It’s called “taphophilia” (“taph” from the Greek for tomb and “philia” meaning an inordinate fondness), but we’ve been referring to what we do as a cemetery crawl. Basically, Shana and I enjoy going to cemeteries, observing the intricate masonry work on many of the stones, sometimes picking up decorative objects that have fallen to neglect, and paying our respects to those who have long been forgotten. Those that follow us on Facebook are probably very familiar with the many photos we’ve posted over the years of the numerous cemeteries we’ve visited.
There are times that those buried there reach out to us, perhaps offering one last message from the past to today’s society. Sometimes a connection is established with an entire family, and we feel compelled to research who they are. Shana frequently connects with the children and the sad fate they faced at such a young age. Yes, paranormal activity and spiritual connections can happen at a cemetery — I’ve witnessed it too many times to even consider this a debatable issue. And then there are times that we venture off to a cemetery looking for answers to mysteries from long ago that have never been answered.
Twice recently, we’ve gone searching for the graves of lynch mob victims, both murderers, but had justice carried out upon them by local rabble stringing them up from trees. One we found. The other we did not. As paranormal investigators who focus heavily on research and history, it’s a loose end we like to tie up. Unfortunately, sometimes that loose end will remain hanging, but more often than not that end is at a cemetery. Mortality is the one thing in common we all share, after all.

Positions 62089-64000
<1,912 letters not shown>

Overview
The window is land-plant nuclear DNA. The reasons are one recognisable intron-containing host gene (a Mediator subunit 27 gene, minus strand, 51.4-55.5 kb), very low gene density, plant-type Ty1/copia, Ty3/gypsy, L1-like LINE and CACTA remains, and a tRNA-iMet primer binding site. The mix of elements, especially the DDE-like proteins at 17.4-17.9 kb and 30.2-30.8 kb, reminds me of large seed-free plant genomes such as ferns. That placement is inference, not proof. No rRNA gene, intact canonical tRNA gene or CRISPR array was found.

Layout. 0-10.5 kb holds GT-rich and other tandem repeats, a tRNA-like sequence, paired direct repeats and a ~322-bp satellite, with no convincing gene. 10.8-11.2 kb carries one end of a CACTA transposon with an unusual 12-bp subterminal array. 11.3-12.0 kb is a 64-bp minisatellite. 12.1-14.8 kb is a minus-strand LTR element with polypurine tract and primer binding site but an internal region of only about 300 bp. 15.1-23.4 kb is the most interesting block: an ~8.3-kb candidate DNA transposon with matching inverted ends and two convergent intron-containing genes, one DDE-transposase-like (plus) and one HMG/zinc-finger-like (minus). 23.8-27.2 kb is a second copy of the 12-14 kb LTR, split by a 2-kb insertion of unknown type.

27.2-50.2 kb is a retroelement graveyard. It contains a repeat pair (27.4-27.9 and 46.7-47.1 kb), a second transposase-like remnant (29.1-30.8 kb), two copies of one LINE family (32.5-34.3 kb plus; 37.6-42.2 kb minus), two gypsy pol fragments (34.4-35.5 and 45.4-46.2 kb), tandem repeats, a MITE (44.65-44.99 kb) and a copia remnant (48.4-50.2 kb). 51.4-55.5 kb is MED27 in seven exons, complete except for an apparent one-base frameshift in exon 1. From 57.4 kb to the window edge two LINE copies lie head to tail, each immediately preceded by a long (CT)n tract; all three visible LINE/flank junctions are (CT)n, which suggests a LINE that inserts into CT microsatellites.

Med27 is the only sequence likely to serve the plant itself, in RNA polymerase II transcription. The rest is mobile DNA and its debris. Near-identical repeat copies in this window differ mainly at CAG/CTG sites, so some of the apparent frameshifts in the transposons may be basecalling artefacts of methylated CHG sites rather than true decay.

Sometimes the process happens in reverse. Occasionally, we’ll visit a cemetery and the story there will lead us to investigate the people and/or the area further. The sheer number of child graves at the St. Omer Cemetery in Illinois weighed heavily upon Shana the first time we visited, and in a return visit she discovered a back entrance to the cemetery that may have once been used by the townsfolk before they abandoned the town. What had once been an aside to the “Witch’s Grave” that is there suddenly became a prominent focus. Similarly, just down the road in Ashmore is what we call the “Crazy Portal Trees,” an area of the cemetery in which trees have been strategically placed to box in a set a graves and the effect on the senses is dramatically felt. The first time I ventured in I called out to Shana, “Oh, this is creepy,” and later on I saw a figure that wasn’t either us us walking just beyond. Of course, we followed up with a return visit and continue to research.